Twitter https://twitter.com/ASKPERGERS

Facebook https://www.facebook.com/ASKPERGERS?ref=hl

And have a look at our books (at the time published under pseudonyms, but we did write them trust us on that!)  http://www.jkp.com/catalogue/author/1762

 

How Sensory Overload Impacts on Autistic People Part One – The Impact on my Mind.

It has been quite a while since I wrote a blog, and now that I am writing one it is about something that happened at the end of last month. Now part of that might be due to the fact that this month is December, and as I am sure most of you will know this can be a hard month for autistic people. It is all change, and routine and normal life can go somewhat out of the window. But we are still only in early December, and the bulk of why I have not been writing much, if anything, this month is to do with the events of November. The best thing for me to do is to explain what I did in November, and why that is still impacting on me now.

In November I went to three autism events. Twice as a speaker, and once just to man a stall selling copies of my new book. Now I should say before I go on that I enjoyed all three events, and was happy to go to them. Nothing in this blog is meant to be a comment on those events themselves. But it is worth looking at why I, and other autistic people, can find events like these so hard. And some of the particular after-effects that I have had to deal with.

 

  • Build up: I don’t feel nervous or worried about the events beforehand, or at least not that I am aware of. But I know the feelings must be there somewhere. I find it hard to focus on doing work or even doing something relaxing like watching a film if I know I am going to have to go to a busy event in the next few days. Even though I might not be aware of this build-up of stress and anxiety, it can take its toll.
  • Overload: Events such as the ones I went to, full of stalls and guest speakers, tend to draw quite a lot of people in. They are noisy, full of people moving around, and all in all very difficult places to spend much time in if you have sensory issues. Perhaps I must take my share of the blame for not going outside and having a break from time to time, but once I get started on something I find hard I like to just get it all done. If I take a break to go somewhere quiet there is a high risk that I might not be able to go back in, and get on with the work I need to do. So I end up spending anywhere from two to five hours in a busy, noisy, and overwhelming environment. Again this leads to a build-up of stress and anxiety.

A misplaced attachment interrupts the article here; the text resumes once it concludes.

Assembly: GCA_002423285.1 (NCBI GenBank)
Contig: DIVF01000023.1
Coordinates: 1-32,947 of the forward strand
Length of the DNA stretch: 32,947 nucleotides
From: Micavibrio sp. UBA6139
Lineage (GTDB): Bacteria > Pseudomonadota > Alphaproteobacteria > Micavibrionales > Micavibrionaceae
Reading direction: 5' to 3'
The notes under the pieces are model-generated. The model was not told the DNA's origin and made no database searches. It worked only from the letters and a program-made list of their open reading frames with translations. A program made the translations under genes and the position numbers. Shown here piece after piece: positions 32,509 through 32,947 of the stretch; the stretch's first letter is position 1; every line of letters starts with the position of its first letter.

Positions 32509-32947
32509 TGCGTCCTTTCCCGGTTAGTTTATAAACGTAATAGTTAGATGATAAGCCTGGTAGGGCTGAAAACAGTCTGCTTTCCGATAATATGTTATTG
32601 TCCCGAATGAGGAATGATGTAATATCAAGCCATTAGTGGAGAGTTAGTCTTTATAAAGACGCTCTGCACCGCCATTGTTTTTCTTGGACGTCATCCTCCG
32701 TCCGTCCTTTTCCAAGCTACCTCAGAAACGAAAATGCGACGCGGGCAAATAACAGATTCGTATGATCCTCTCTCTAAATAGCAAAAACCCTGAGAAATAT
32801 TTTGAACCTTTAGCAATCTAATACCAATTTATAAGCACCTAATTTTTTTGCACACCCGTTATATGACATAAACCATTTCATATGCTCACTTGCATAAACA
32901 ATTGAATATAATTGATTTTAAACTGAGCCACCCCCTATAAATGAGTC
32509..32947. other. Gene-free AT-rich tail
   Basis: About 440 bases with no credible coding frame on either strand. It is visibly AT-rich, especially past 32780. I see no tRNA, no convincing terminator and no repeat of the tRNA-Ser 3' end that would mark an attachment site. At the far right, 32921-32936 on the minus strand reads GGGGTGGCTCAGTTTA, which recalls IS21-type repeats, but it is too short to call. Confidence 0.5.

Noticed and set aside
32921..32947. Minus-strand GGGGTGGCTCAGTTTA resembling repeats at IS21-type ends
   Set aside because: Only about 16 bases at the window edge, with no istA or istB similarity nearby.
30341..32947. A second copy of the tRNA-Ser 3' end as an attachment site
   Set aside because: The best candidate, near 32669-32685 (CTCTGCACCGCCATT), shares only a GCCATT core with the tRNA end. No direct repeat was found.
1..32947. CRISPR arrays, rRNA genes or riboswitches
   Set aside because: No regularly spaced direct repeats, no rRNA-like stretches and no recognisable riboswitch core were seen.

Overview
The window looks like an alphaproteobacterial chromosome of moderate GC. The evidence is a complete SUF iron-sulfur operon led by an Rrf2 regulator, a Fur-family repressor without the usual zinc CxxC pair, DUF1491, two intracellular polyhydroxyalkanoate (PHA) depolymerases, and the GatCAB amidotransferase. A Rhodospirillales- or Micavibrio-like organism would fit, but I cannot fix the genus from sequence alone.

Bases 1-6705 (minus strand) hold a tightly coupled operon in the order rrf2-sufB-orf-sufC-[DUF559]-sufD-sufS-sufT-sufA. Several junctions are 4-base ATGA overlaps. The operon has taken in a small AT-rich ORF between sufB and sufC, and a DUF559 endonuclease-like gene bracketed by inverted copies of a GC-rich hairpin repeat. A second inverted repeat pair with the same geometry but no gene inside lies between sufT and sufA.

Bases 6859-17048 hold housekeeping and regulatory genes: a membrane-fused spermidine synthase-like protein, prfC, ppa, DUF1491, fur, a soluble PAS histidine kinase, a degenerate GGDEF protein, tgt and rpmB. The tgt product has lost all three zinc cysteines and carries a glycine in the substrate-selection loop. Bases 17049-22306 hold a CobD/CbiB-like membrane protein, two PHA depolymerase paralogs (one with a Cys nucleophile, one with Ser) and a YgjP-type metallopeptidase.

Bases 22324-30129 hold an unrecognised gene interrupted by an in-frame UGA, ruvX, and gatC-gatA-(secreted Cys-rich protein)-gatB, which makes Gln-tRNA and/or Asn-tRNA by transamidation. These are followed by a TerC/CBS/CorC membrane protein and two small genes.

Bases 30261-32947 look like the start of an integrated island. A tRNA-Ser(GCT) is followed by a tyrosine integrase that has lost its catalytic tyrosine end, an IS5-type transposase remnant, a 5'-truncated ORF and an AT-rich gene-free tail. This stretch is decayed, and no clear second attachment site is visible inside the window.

• One-on-one talking: When I am at an event, be it on a stall for ASK-PERGERS? or doing a talk, I end up with people chatting to me. Now this is a good thing: it gives me a chance to sell my book, and also to make contacts. Plus the whole point of what we do is to help other autistic people, or their families by giving advice, so a chance to talk is good. But it does take it out of me. It’s fair to say that in a normal month I might chat one-on-one with five people at most. Now this is partly due to me not being at university at the moment, and if I were it might be more. But five is about average for this year. But at an event like this I might talk one-on-one to fifteen people in the space of a few hours. If I do two or three events in a month it might be something like fifty people over the space of those events. All that one-on-one talking wears me out, and pushes me more and more in to overload.
  • Not much time to recover: If I do a few events in a month then I don’t have any real time to come down from one before I have to start planning for the next. It might take me a week or more to fully get back to normal after something like this, but of course I do not have that time if I have more events to go to.

So what does this all mean? Well it leads to a build-up of stress and anxiety that can only truly come out when I am done with all the events I have planned. Not that it does not affect me in-between events. It does. Last month I was so overloaded that I found it hard to do anything other than the events I went to. When I talk about that a lot of non-autistic people nod their head and say something like “Oh yes I will need to crash out for a bit too.” Or “I get tired as well.” They do not, nor could they fully understand what an overload is. If your lap top overheats and shuts down because it cannot cope with the overload to its system it can’t do anything. It just crashes and goes blank. And I find it to be very much the same for myself. If I am overloaded I can’t do anything, not even things that relax me. I can’t pick which film to watch, and in fact I don’t even want to watch anything. I can’t sit and read, or do anything else fun that might relax me. I spend most of the day just walking from room to room not knowing what to do, and doing nothing. It’s not a case of going “I am tired now, better just watch some TV then I will feel fine.” I might be unable to do anything, and I do mean anything, for days, or if it’s really bad even weeks. The truth is November was such a comparatively busy month for me that it took me quite a long time to come back from the overload. It’s really only this past week that I have been able to start doing things of any real worth, and like I say this is the first writing I have done this month.

I do want to do more work, and my hope is as I do it I will become more used to it, but also work out ways to minimize the impact of the overload. But I wanted to take the time to try and explain to you how even though I might be more than able to stand up on a stage for twenty minutes and do a talk, or man a stall for five hours, the unseen impact of this can last for days, or even weeks.